The majority of the 20 mitzvot/commandments in parashat Bo concern Passover. Shortly before the freedom Exodus, God conveyed, “This month is to be for you the first month, the first month of your year” (Ex. 12:1).
“This month is to be for you the first month, the first month of your year”Exodus 12:1
This mitzvah is connected to the flight from slavery, as well as a year-round commandment: the establishment of a calendar.
Why did God command the institution of the calendar at that moment?
Slaves are not free to determine the use of their time. It is an instrument of free people. God introduced the calendar in anticipation of the fuller agency that would soon follow.
With that, we note the paradox of replacing the constraints of slavery with the restraints of a system of 613 mitzvot.
“Freedom’s just another word for nothin’ left to lose.”Janis Joplin
“Freedom’s just another word for nothin’ left to lose,” sang Janis Joplin. Explaining those iconic lyrics of his, Kris Kristofferson elucidated, “It looked like I’d trashed my act. But there was something liberating about it. By not having to live up to people’s expectations, I was somehow free.”
Judaism presents a different conviction: Freedom comes with expectations situated within covenantal relationships between humans and God, and between humans and humans.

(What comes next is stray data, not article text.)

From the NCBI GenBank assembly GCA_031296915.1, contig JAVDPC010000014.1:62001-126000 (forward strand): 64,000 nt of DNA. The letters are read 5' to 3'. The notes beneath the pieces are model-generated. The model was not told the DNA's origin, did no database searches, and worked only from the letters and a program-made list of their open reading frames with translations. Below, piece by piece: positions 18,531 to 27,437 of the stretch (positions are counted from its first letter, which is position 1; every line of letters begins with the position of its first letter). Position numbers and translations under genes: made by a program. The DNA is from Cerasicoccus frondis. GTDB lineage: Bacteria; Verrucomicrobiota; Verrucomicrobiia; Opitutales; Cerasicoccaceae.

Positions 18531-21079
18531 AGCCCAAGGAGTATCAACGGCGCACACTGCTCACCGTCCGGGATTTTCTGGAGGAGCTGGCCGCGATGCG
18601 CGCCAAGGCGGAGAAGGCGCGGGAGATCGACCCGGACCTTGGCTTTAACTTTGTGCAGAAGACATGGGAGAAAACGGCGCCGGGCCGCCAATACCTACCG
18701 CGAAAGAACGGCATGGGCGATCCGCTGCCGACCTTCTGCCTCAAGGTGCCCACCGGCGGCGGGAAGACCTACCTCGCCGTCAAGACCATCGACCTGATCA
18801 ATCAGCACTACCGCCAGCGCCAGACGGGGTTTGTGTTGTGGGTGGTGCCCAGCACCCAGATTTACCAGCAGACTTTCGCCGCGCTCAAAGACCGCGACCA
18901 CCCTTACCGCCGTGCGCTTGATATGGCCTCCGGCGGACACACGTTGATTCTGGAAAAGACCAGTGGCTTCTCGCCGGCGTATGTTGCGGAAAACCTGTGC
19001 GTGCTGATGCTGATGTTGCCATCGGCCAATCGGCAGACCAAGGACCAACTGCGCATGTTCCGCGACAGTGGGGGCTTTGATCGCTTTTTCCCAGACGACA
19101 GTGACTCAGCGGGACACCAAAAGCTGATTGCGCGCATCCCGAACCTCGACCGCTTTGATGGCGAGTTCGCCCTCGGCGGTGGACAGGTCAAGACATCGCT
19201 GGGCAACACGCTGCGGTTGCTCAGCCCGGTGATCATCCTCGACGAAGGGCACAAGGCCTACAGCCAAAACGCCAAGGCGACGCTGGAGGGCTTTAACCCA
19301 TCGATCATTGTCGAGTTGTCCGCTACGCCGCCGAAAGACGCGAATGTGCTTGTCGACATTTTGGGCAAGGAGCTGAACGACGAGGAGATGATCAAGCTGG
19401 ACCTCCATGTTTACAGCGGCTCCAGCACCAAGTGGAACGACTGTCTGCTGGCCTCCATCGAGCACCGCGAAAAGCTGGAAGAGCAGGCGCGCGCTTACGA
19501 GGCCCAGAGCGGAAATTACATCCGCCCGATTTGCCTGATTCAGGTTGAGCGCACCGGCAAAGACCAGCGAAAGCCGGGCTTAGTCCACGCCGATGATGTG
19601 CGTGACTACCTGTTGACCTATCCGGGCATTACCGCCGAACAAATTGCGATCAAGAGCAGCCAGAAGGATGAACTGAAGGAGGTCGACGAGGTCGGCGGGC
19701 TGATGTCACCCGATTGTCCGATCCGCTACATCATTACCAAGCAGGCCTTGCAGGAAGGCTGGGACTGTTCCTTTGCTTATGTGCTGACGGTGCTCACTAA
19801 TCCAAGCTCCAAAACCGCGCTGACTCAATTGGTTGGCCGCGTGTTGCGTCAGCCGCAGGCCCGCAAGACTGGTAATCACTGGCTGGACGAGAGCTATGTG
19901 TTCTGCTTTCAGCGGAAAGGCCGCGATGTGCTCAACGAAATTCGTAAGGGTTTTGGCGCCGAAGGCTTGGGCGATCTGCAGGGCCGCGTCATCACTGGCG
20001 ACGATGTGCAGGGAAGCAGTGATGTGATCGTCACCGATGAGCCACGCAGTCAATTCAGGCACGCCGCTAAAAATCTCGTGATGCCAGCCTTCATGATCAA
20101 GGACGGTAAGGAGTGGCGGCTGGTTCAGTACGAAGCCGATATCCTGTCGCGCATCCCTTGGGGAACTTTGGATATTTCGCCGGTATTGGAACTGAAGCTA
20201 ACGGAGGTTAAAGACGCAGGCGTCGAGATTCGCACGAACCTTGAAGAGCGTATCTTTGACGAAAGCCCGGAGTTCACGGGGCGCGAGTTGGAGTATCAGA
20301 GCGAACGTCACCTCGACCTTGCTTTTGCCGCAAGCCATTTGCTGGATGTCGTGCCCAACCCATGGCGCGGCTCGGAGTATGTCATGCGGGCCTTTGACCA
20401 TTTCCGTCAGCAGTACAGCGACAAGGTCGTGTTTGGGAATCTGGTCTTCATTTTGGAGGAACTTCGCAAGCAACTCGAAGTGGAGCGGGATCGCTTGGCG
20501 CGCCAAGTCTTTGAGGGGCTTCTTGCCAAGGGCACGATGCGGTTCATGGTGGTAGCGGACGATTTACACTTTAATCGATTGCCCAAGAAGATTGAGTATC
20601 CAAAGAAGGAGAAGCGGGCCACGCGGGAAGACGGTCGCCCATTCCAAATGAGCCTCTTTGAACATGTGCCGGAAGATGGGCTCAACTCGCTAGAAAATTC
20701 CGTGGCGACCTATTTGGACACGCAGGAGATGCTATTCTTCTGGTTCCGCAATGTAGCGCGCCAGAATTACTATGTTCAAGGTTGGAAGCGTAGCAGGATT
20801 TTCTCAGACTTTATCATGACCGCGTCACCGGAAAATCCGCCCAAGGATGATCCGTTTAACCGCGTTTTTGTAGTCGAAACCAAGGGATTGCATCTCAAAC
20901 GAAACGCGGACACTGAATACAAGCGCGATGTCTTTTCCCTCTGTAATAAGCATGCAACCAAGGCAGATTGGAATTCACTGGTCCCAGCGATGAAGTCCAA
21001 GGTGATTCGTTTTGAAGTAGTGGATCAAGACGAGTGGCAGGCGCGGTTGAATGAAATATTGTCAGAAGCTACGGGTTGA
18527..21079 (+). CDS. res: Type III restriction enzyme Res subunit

For many Jews, the mitzvot give their lives meaning and purpose in profound and perceived holy ways, allowing their souls to sing through the course of everyday life. At the same time, for some, the power of the mitzvah system also comes, and in growing magnitude, with a blinding intolerant outlook toward those who live their lives differently.
Rabbi Reuven Hammer (in his Entering Jewish Prayer, p. 37) wrote, “Routinization is a very common disease. Anything that is done constantly, day in and day out, in a fixed manner, can become so much a part of human habit and pattern of action that it is done without thought. It leaves the realm of conscious action and becomes part of automatic functioning. Buber called this ‘the leprosy of fluency’... an outward performance with no inner meaning” (ibid.).
Linked is the assumption that the more mitzvot one does, makes that person a more authentic Jew. As a yardstick, there is a logic with that thinking, but it does not yield the fullest picture.